Racing Engine at idle. WHY>>

Jag has sat for a while waiting for a new Vacuum Brake Vac Booster. Jag worked fine before siesta. Now when I started it, the engine raced like crazy and sounded like the engine was going to fly apart. Well after numerous attempts and pulling the vacuum from the Booster unit and plugging it off the engine still wants to idle at approx 1500rpm. WHY?? What should I look for?? What just sitting could have caused this problem? What controls the idle and why would it change? From a distance perhaps not easy to help but any
help you can give will surely be appreciated. Have no idea of what to look for.
Thanks/Lee Noga

Lee, what engine are we talking about here?

86 or 87 4.2 XJ6 US spec.

Does it run even faster with the booster connected normally?

Stuck throttle?

That’s my first thought.

Lee, the throttle cable enters the engine bay right below the booster. Maybe it got kinked/bent/damaged while removing the booster. Or perhaps just incorrectly routed?

Take a peek


I’ll do that Doug. Sure strange. My son took the booster out and put back in and he is pretty diligent and careful, but doesn’t take much sometimes. Other things are the temp control,etc, and on a non-carburated engine I don’t know where that stuff is at. Guess I will have to get what Jag books out that I have, and get my brain educated again.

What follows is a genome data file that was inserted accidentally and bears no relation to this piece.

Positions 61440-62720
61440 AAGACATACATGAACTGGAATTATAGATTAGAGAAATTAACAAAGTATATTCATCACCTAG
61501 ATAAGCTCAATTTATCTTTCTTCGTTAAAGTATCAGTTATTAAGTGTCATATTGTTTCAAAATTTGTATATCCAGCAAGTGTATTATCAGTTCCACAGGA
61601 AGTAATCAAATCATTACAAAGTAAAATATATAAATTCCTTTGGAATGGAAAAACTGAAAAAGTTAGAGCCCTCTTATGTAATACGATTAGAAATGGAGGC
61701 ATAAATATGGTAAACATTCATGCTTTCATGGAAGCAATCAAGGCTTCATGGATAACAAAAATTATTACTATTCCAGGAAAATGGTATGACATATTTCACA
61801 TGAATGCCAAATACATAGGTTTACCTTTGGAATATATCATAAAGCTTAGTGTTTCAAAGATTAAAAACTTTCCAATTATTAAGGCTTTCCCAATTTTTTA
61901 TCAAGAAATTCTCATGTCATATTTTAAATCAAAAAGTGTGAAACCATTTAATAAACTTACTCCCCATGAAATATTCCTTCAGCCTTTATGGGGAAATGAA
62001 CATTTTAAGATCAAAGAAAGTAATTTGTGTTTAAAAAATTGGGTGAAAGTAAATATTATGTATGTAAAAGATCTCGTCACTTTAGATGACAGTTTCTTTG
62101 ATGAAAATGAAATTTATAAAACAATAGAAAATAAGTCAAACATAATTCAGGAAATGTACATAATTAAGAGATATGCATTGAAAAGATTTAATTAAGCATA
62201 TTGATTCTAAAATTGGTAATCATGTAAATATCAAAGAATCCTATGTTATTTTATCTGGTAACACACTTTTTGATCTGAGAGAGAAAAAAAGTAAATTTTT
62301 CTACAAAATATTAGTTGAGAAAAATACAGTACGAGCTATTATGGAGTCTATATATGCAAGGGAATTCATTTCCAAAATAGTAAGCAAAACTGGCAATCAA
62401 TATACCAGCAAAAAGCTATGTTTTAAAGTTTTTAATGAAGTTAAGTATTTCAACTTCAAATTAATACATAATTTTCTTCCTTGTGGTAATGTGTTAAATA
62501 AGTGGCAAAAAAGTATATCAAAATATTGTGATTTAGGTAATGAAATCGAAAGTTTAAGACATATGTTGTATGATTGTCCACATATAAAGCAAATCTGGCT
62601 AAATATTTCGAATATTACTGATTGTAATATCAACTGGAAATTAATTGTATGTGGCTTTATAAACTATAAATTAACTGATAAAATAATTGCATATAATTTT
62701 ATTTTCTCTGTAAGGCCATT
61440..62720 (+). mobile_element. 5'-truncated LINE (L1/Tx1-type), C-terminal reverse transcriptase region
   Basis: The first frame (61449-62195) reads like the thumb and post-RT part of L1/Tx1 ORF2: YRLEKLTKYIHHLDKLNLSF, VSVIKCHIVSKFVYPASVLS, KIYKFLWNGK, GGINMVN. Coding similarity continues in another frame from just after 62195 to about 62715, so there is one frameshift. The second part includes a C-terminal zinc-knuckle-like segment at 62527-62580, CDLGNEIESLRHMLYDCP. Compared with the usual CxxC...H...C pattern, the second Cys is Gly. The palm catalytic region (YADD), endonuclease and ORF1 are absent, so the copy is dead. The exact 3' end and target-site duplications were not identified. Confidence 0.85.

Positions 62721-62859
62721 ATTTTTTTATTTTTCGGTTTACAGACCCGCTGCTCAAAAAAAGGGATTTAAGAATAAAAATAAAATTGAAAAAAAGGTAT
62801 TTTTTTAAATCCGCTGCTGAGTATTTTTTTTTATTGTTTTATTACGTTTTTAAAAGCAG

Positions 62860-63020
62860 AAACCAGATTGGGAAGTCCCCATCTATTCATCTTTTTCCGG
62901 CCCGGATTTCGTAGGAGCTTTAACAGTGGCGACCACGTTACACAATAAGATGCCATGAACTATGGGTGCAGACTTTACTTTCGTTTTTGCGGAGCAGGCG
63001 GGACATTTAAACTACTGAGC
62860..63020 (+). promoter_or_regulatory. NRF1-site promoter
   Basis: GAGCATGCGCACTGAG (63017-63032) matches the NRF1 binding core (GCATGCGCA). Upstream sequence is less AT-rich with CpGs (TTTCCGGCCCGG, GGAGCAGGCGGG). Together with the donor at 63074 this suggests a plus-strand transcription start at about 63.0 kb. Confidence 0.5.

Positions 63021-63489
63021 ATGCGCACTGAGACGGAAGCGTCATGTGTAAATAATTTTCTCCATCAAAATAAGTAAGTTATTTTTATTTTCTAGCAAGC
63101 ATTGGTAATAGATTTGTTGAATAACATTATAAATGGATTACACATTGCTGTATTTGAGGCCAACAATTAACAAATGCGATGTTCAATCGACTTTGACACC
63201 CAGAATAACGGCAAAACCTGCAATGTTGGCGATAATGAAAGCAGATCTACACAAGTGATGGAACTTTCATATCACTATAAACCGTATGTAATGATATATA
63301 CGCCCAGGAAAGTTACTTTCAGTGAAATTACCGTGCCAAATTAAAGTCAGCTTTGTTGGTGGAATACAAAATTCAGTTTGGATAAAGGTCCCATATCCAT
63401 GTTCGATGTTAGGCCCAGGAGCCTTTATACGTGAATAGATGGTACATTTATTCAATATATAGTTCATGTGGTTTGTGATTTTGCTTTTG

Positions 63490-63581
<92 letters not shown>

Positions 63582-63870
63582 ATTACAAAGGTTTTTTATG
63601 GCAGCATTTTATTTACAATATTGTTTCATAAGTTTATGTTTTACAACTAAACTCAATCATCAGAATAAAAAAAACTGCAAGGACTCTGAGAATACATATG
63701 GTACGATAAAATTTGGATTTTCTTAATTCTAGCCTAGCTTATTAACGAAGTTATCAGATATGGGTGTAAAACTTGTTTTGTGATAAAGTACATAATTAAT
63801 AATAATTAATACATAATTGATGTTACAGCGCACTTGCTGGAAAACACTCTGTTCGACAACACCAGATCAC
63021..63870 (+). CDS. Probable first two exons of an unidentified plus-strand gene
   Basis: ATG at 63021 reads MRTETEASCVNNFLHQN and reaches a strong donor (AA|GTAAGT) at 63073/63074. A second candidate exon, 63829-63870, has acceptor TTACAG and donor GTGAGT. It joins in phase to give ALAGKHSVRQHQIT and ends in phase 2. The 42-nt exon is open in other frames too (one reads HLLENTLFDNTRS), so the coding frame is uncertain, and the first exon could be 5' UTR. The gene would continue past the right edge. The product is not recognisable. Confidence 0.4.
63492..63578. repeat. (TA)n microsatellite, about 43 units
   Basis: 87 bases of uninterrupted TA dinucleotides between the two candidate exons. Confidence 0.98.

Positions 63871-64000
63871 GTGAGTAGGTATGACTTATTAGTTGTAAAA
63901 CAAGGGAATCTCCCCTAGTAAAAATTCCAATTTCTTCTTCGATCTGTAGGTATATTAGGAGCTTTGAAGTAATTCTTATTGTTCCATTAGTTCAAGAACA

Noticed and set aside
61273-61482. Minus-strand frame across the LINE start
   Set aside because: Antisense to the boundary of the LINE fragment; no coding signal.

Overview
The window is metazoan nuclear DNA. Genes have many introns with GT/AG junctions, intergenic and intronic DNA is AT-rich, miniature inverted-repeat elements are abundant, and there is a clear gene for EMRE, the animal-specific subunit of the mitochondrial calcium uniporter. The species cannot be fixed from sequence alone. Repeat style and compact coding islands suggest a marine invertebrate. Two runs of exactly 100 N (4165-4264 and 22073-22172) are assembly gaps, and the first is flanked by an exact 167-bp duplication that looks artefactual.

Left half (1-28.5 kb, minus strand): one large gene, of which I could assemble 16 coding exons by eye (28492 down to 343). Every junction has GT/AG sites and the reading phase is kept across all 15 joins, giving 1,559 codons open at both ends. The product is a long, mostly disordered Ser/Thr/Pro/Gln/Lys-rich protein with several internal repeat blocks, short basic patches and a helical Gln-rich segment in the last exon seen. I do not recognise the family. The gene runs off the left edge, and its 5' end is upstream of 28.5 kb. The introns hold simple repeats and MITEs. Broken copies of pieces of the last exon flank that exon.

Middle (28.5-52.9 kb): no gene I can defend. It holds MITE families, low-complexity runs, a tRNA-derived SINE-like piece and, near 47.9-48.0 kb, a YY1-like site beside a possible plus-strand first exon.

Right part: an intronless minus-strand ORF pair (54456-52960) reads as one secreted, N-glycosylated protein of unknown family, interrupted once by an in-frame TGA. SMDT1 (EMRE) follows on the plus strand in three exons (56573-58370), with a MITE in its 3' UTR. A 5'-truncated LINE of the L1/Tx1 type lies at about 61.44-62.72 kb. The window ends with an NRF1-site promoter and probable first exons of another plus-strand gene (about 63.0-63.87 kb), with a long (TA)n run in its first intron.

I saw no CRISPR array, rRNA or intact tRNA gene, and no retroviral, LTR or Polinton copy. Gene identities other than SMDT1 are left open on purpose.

Doug I have the engine running okay now with the vacuum to the booster disconnected and plugged. But the engine is still idling too fast, close to 1500rpm.
The manual says to adjust the engine to idle at 800 rpm and the idle screw is
on the air distribution block… Where is that Doug?? Is that idle screw adj note
meant for the non carburated engines?

You checked the cable? It’s OK?


1 Like

Sure is an EFI feature, Lee - it is well hidden underneath the AFM and screw is difficult to access…:slight_smile:

Idle should always be set with the engine fully hot - when cold; the AAV adds air to increases idle, and 1500 rpms is ‘normal’ for a cold engine…

If idle is that high with the engine hot; first check the AAV. Disconnect the air hose to the AAV and peer inside; the slide should be fully closed with a hot engine. While cold; the slide is about half open and, if stuck stays open - which may happen with the engine standing. If so; use a small screwdriver to ‘exercise’ the slide - it is spring loaded and sometimes gets stuck by accumulated gunk. And may sometimes fail for reasons of its own…

xj6 85 Sov Europe (UK/NZ)

Good info Frank. I will have to spend a little time getting acquainted with this engine again however to find all the parts you mention. As yet I have no explanation of why the engine had such a high rpm when first started. Still have the hose disconnected from